Takes a MizerParams object `params`

with arbitrary density dependence and
returns a MizerParams object with Beverton-Holt density-dependence in such a
way that the energy invested into reproduction by the mature individuals
leads to the reproduction rate that is required to maintain the given egg
abundance. Hence if you have tuned your `params`

object to describe a
particular steady state, then setting the Beverton-Holt density dependence
with this function will leave you with the exact same steady state. By
specifying one of the parameters `erepro`

, `R_max`

or `reproduction_level`

you pick the desired reproduction curve. More details of these parameters are
provided below.

## Arguments

- params
A MizerParams object

- R_factor
- erepro
Reproductive efficiency for each species. See details.

- R_max
Maximum reproduction rate. See details.

- reproduction_level
Sets

`R_max`

so that the reproduction rate at the initial state is`R_max * reproduction_level`

.

## Details

With Beverton-Holt density dependence the relation between the energy
invested into reproduction and the number of eggs hatched is determined
by two parameters: the reproductive efficiency `erepro`

and the maximum
reproduction rate `R_max`

.

If no maximum is imposed on the reproduction rate
(\(R_{max} = \infty\)) then the resulting density-independent
reproduction rate \(R_{di}\) is proportional
to the total rate \(E_R\) at which energy is invested into reproduction,
$$R_{di} = \frac{\rm{erepro}}{2 w_{min}} E_R,$$
where the proportionality factor is given by the reproductive efficiency
`erepro`

divided by the egg size `w_min`

to convert energy to egg number and
divided by 2 to account for the two sexes.

Imposing a finite maximum reproduction rate \(R_{max}\) leads to a non-linear relationship between energy invested and eggs hatched. This density-dependent reproduction rate \(R_{dd}\) is given as $$R_{dd} = R_{di} \frac{R_{max}}{R_{di} + R_{max}}.$$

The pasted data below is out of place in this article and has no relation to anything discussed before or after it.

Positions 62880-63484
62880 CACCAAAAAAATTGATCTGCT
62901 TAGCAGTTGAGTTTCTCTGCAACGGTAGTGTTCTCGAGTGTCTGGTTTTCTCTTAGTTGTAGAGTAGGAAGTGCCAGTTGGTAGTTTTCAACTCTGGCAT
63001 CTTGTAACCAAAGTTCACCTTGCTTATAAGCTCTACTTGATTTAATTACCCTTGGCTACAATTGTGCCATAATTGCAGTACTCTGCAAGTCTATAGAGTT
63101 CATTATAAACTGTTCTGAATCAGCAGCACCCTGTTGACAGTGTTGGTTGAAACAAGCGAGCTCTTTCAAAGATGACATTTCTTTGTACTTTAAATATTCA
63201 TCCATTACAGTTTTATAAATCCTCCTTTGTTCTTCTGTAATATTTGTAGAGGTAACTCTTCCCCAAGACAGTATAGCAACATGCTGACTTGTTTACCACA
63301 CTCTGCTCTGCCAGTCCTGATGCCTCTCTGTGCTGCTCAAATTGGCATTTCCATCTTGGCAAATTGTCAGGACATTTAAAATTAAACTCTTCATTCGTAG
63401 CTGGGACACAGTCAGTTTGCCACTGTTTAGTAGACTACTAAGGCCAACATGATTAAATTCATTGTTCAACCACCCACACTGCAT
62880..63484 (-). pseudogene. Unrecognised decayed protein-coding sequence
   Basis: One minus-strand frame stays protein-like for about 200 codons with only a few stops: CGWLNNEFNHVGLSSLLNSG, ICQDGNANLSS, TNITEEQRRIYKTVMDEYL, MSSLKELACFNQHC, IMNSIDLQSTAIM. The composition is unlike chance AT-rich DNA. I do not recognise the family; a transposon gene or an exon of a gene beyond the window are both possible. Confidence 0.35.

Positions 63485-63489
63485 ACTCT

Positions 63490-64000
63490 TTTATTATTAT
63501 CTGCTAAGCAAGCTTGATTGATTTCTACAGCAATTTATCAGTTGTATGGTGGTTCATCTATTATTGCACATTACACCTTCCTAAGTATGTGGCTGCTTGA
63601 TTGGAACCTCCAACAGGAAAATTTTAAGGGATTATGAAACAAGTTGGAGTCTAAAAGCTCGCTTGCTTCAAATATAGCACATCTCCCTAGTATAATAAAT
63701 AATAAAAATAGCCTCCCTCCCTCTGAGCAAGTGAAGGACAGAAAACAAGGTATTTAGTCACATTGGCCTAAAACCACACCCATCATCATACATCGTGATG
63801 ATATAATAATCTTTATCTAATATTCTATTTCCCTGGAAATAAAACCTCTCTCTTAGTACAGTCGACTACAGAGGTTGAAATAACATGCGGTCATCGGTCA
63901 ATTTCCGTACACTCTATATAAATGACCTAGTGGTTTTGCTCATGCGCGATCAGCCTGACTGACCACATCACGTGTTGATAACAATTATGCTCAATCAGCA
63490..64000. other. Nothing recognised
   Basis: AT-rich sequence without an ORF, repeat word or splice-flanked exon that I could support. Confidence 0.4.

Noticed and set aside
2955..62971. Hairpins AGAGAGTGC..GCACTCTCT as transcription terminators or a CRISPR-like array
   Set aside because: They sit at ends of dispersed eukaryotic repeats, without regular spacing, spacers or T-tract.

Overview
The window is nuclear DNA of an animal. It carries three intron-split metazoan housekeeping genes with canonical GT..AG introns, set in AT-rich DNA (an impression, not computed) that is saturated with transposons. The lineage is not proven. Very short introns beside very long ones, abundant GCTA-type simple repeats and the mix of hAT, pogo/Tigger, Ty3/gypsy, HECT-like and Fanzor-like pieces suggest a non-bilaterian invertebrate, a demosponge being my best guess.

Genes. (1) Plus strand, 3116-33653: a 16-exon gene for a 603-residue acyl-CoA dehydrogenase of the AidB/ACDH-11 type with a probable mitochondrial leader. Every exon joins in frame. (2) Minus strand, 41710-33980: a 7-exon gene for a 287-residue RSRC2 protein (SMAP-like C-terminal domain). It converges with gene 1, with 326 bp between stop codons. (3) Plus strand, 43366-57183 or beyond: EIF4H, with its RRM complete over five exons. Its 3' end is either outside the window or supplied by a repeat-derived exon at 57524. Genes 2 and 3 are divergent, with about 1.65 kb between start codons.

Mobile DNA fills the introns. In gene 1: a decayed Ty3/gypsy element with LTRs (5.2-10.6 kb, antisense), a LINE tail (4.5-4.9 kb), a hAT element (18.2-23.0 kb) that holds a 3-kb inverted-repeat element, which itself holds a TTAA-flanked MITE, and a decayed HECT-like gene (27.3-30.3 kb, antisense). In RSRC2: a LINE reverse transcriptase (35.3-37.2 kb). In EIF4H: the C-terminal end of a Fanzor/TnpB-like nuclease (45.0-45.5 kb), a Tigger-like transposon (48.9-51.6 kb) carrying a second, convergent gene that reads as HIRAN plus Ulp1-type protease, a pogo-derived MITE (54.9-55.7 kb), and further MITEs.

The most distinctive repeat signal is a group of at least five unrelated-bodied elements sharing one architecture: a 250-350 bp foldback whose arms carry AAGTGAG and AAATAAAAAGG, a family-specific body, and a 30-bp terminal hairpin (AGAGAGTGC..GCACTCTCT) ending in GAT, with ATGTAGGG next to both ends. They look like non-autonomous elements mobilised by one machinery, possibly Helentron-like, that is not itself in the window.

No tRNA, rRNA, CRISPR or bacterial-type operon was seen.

(All quantities in the above equations are species-specific but we dropped the species index for simplicity.)

The following plot illustrates the Beverton-Holt density dependence in the reproduction rate for two different choices of parameters.

This plot shows that a given energy \(E_R\) invested into reproduction can
lead to the same reproduction rate \(R_{dd}\) with different choices
of the parameters `R_max`

and `erepro`

. `R_max`

determines the asymptote of
the curve and `erepro`

its initial slope. A higher `R_max`

coupled with a
lower `erepro`

(black curves) can give the same value as a lower `R_max`

coupled with a higher `erepro`

(blue curves).

For the given initial state in the MizerParams object `params`

one can
calculate the energy \(E_R\) that is invested into reproduction by the
mature individuals and the reproduction rate \(R_{dd}\) that is
required to keep the egg abundance constant. These two values determine the
location of the black dot in the above graph. You then only need one
parameter to select one curve from the family of Beverton-Holt curves going
through that point. This parameter can be `erepro`

or `R_max`

. Instead of
`R_max`

you can alternatively specify the `reproduction_level`

which is the
ratio between the density-dependent reproduction rate \(R_{dd}\) and
the maximal reproduction rate \(R_{max}\).

If you do not provide a value for any of the reproduction parameter
arguments, then `erepro`

will be set to the value it has in the current
species parameter data frame. If you do provide one of the reproduction
parameters, this can be either a vector with one value for each
species, or a named vector where the names determine which species are
affected, or a single unnamed value that is then used for all species. Any
species for which the given value is `NA`

will remain unaffected.

The values for `R_max`